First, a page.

President Obama's Trip to Jamaica: 6 Cross-Cultural Communication Tips

President Obama at University of the West Indies (UWI)Last week, there was a lot of excitement in Jamaica when President Barack Obama became the 2nd sitting U.S. President to visit Jamaica. (In 1982, Ronald Reagan was the first.) What was particularly meaningful was the steps he took to engage with his audiences across cultures and generations. 

Here are some take-aways for cross-cultural communication for all event planners organizing meetings and conferences in other countries. Be sure to pass them on to the speakers you engage for meetings and conferences.

  1. Surround yourself with advisors who are familiar with the local culture.
    President Obama selected Jamaican-born, U.S. Congresswoman Yvette Clarke to accompany him on his trip to Jamaica. (She was behind President Obama when he stepped out of Air Force One after landing in Jamaica.)
  2. Even during formal meetings, cross-cultural exchanges are made much easier by seeking opportunities to engage at a personal level.


  1. Familiarize yourself with the local protocol but also "know thy audience" to recognize when it is appropriate to depart from it.
    We have previously discussed the fact that the openings for speeches and presentations in the Caribbean are typically more formal than in the U.S. and Canada.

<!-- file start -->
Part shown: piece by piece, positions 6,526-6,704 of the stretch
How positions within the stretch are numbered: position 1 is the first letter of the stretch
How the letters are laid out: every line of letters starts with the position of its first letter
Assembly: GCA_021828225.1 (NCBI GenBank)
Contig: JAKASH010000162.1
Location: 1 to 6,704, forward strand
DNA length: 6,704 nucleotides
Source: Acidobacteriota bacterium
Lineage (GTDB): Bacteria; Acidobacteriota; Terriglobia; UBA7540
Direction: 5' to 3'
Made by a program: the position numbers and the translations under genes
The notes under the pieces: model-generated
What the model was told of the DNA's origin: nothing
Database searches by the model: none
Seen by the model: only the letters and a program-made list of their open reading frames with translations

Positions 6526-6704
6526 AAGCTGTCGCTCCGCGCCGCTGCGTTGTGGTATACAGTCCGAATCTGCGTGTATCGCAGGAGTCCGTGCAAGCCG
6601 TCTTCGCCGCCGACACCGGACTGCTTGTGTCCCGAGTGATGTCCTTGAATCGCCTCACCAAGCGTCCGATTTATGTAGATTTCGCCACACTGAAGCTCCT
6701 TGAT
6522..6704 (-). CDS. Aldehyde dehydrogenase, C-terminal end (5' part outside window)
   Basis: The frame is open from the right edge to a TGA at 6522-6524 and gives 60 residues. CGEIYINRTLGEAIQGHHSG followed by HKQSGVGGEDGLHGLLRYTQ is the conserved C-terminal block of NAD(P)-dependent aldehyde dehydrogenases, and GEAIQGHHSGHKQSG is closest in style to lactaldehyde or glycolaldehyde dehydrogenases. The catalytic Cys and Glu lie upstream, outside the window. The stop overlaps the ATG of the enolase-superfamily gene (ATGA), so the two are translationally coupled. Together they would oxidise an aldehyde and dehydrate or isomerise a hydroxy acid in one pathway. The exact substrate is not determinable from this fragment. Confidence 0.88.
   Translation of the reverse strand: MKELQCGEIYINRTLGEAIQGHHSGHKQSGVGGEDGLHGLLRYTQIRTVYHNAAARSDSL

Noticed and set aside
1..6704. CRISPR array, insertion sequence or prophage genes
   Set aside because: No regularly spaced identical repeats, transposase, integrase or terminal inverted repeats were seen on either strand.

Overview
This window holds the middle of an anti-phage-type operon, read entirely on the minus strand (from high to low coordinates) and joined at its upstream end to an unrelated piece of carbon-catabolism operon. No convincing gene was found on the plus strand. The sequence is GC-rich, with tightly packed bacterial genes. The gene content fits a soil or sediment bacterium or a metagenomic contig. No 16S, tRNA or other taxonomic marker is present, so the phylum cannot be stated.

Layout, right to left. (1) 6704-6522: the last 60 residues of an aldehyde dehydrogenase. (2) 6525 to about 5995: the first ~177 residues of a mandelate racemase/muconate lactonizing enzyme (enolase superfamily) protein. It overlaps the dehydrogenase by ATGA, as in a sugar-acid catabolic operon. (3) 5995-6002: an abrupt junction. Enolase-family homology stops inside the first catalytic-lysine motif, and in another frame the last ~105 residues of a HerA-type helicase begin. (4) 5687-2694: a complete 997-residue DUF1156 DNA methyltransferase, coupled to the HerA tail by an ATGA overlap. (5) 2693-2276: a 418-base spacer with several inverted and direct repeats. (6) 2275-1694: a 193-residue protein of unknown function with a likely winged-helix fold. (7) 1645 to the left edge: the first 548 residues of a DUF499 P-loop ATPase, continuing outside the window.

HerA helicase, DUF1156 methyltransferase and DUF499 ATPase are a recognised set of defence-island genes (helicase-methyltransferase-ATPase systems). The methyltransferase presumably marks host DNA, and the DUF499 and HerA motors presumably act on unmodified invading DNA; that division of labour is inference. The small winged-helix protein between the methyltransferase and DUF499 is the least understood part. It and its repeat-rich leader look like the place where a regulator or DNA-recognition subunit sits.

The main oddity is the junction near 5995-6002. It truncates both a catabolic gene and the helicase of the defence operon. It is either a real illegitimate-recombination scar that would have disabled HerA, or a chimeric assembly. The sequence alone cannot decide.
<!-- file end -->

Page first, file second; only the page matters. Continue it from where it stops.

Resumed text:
President Obama dispensed with the formalities and endeared himself to his audience of young Jamaican leaders (including many millennials)
  2. Look for opportunities to incorporate local expressions and aspects of the local culture into keynotes and presentations, even if it is briefly.
    With a refreshing approach to the opening of his Town Hall that incorporated some Jamaican patois, President Obama brought the house down!

    The first part of this video (up to 03:00) is a must-see. It generated a lot of buzz in traditional and social media.

  1. Be approachable.
    After a brief and inspiring speech, President Obama removed his jacket and threw the floor open for an extended question period. Now that's the way to host a town hall.
  1. Engage with local celebrities and personalities in your audience.
    President Obama took the time to acknowledge Jamaican Olympic Gold Medalists Usain Bolt and Shelly-Ann Fraser-Pryce in his audience.

More information about "Barack in Jamrock" is on the White House website.

For more tips from President Obama's Town Halls, also read Twitter Townhall at The White House: A Game Changing Virtual Meeting and  LinkedIn Townhall: President Obama Again Role Models Executive Social Media Engagement.

Photo Credits: Oroyo Eubanks - Jamaica Information Service (JIS)

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